Why would I use Lombok-Annotation @NonNull?

IMHO, you've understood that documentation page wrongly.

That documentation page doesn't imply that you are recommended to use both Lombok @NonNull annotations and explicit if (smth == null) throw …-like checks as the same time (in the same method).

It just says that a code like this one (let's call it code A):

import lombok.NonNull;

public class NonNullExample extends Something {
  private String name;

  public NonNullExample(@NonNull Person person) {
    this.name = person.getName();

will be automatically (internally) translated by Lombok into a code like the one quoted the question (let's call it code B).

But that documentation page doesn't say that it would make sense for you to explicitly write the code B (though you are allowed; and Lombok will even try to prevent double check in this case). It just says that with Lombok you are now able to write the code A (and how it will work — it will be implicitly converted into the code B).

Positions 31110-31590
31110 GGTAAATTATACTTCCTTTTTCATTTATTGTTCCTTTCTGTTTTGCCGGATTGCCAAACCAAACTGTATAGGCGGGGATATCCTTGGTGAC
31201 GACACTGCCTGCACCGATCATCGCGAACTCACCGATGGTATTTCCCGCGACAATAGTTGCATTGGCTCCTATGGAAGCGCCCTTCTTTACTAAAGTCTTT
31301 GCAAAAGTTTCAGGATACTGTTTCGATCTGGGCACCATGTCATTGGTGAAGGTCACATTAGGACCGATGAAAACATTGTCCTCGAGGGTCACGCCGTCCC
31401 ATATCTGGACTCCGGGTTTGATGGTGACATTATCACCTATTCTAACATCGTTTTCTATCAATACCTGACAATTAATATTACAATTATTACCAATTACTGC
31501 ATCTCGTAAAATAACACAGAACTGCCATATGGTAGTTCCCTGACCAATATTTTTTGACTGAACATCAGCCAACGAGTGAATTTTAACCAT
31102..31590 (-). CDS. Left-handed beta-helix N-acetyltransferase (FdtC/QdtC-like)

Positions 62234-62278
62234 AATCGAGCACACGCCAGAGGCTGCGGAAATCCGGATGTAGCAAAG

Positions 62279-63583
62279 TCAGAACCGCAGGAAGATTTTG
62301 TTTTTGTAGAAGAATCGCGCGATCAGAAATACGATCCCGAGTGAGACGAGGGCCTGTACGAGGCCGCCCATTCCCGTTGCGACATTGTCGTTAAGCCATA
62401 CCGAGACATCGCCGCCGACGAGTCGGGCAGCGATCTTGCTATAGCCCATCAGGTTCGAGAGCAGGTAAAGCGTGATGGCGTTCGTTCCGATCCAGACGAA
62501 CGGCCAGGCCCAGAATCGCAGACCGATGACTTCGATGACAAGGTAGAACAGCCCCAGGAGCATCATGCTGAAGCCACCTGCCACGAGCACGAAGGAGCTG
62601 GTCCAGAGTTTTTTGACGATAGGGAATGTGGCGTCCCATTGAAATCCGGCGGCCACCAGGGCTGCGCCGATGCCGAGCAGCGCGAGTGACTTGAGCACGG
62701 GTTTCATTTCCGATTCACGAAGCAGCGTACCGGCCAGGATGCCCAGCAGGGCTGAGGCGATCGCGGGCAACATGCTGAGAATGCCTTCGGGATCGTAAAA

Note, that the code B is a “vanilla Java” code. It isn't expected to be processed by the Lombok for the second time. So @NonNull in the code B is just a plain annotation, which has no influence on the behavior (at least, not by Lombok means).

It's a separate question why Lombok works in that way — why it doesn't remove @NonNull from the generated code. Initially I even thought that it might be a bug in that documentation page. But, as Lombok author explains in his comment, @NonNulls are intentionally kept for the purposes of documentation and possible processing by other tools.

Writing a type annotation such as @NonNull serves several purposes.

  • It is documentation: it communicates the method's contract to clients, in a more concise and precise way than Javadoc text.
  • It enables run-time checking -- that is, it guarantees that your program crashes with a useful error message (rather than doing something worse) if a buggy client mis-uses your method. Lombok does this for you, without forcing the programmer to write the run-time check. The referenced example shows the two ways to do this: with a single @NonNull annotation or with an explicit programmer-written check. The "Vanilla Java" version either has a typo (a stray @NonNull) or shows the code after Lombok processes it.
  • It enables compile-time checking. A tool such as the Checker Framework gives a guarantee that the code will not crash at run time. Tools such as NullAway, Error Prone, and FindBugs are heuristic bug-finders that will warn you about some mis-uses of null but do not give you a guarantee.